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Mortgage Tip: The Seller Concession

Seller Concessions Can Turn A Renter Into a Buyer

Seller Concessions Can Turn A Renter Into a Buyer

Orange County, CA – A mortgage is the biggest financial obligation that most of us will take on in our lifetimes — so every advantage you can carve out is money in your pocket down the road. The seller concession is one of the more common ‘tips’ that you can use to trim your home purchase related costs down.

Getting a Seller Concession

In a seller concession, you ask the seller to pay for specific fees that you, the buyer, is responsible for. With some programs the seller can pay up to 6% towards the buyers closing costs, pre-paid expenses, discount points and short sale processing fees. Why would a seller want to pay your fees? They don’t. The seller must offset this cost. In most cases they will look at the bottom line price being offered and then decide if it’s enough. Like any negotation, they can ask for a higher price in light of the concessions they will give.

For example, let’s say you have a $250,000 home purchase lined up, and the cash you need to close the deal will be nearly$6,000. You might ask the seller to sell you that $250,000 home for $256,000, with the caveat that the seller will then use the extra $6,000 to pay all of your closing expenses. The seller gets what they wanted (the agreed price), and you just effectively reduced your out-of-pocket expenses by $6K.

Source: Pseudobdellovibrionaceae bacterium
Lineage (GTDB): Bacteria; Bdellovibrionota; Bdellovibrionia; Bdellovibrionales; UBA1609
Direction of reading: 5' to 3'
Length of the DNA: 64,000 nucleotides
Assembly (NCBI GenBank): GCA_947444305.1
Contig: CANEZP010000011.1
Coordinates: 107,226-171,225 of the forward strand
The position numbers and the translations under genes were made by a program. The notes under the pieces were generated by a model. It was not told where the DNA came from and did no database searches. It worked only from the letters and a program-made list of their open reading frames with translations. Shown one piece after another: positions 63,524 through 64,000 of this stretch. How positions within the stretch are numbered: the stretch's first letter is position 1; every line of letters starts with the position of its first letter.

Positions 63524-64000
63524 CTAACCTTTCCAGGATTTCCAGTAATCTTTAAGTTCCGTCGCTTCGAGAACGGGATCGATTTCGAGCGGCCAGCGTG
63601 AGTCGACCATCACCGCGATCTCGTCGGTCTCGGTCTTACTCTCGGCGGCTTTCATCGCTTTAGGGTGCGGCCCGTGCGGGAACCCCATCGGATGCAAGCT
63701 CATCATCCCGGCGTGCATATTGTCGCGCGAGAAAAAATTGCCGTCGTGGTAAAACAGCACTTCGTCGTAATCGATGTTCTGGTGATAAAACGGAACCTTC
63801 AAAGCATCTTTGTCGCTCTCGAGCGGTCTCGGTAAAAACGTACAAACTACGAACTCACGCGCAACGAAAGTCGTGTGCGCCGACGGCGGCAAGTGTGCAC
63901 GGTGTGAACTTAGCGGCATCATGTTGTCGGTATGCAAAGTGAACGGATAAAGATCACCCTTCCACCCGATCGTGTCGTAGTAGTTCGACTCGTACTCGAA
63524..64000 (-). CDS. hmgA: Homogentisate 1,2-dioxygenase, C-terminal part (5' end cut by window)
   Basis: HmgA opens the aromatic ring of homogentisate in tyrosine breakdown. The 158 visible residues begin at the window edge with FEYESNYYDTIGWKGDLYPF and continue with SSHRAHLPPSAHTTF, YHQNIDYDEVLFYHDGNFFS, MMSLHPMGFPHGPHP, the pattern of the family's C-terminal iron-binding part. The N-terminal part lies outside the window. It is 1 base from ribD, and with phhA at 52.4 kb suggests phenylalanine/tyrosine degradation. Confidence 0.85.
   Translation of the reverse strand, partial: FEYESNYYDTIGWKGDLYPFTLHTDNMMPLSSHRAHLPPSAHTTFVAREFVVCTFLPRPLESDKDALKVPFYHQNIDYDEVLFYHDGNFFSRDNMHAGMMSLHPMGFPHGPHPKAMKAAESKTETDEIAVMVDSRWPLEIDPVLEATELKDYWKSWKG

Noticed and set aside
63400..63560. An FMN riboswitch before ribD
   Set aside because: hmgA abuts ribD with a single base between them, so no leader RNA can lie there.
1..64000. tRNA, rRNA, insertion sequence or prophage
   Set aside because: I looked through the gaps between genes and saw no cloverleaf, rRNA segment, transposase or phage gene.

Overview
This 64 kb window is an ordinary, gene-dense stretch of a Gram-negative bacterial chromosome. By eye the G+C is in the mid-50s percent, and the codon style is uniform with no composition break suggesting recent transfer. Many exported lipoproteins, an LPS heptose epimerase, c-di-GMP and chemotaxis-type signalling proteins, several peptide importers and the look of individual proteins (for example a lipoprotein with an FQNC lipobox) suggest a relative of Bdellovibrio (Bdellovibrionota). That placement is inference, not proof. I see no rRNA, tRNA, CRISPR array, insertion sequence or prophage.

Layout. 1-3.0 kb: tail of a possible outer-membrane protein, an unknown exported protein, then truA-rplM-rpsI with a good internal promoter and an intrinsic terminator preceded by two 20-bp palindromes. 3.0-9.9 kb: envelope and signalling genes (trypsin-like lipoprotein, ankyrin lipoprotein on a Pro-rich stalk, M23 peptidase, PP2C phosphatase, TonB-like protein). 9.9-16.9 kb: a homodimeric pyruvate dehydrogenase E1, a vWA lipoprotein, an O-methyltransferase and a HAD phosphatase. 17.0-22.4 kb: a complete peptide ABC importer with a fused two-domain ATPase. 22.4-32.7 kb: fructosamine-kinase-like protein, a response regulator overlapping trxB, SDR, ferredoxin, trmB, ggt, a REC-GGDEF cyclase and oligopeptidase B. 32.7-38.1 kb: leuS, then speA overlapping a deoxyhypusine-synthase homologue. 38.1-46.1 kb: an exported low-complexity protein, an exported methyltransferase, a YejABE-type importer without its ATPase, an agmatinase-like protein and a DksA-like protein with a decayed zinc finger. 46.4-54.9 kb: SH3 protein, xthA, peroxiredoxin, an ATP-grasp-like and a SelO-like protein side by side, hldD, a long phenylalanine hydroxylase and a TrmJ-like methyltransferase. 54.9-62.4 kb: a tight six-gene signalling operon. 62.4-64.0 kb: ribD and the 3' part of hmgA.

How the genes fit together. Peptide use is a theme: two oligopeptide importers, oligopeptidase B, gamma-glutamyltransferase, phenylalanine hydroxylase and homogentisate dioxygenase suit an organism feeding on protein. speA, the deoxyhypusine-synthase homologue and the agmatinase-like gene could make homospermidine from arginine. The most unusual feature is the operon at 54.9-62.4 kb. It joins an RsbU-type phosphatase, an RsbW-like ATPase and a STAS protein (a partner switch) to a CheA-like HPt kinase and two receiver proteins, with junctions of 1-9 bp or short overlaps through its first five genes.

It’s That Easy?

Of course not — there are a couple of caveats. The big one is that you cannot ask for a seller concession that’s greater than the appraised value of the home. In other words, if that $250,000 home only appraised for $252,000, you can’t ask for a $6k seller concession. You’ll have to make due with only two thousand dollars, and pay the other four out of pocket.

Furthermore, it’s important to note that this doesn’t mean you’ll never pay the $6,000. You’re simply changing how and when you’ll pay it. In fact, you’re going to pay more than you would if you had paid it out of pocket. That’s because you’re adding that amount to your mortgage. This can be a great thing if you don’t have six thousand dollars sitting around or you just prefer to keep your liquid assets at the moment. But it means that it’ll turn into 15-30 years worth of increased monthly payments.

Paying an extra $30/month for 30 years may well be easier on you financially than coughing up $6,000 in closing costs right now. And that’s exactly why the Seller Concession option exists.

Scott Storace

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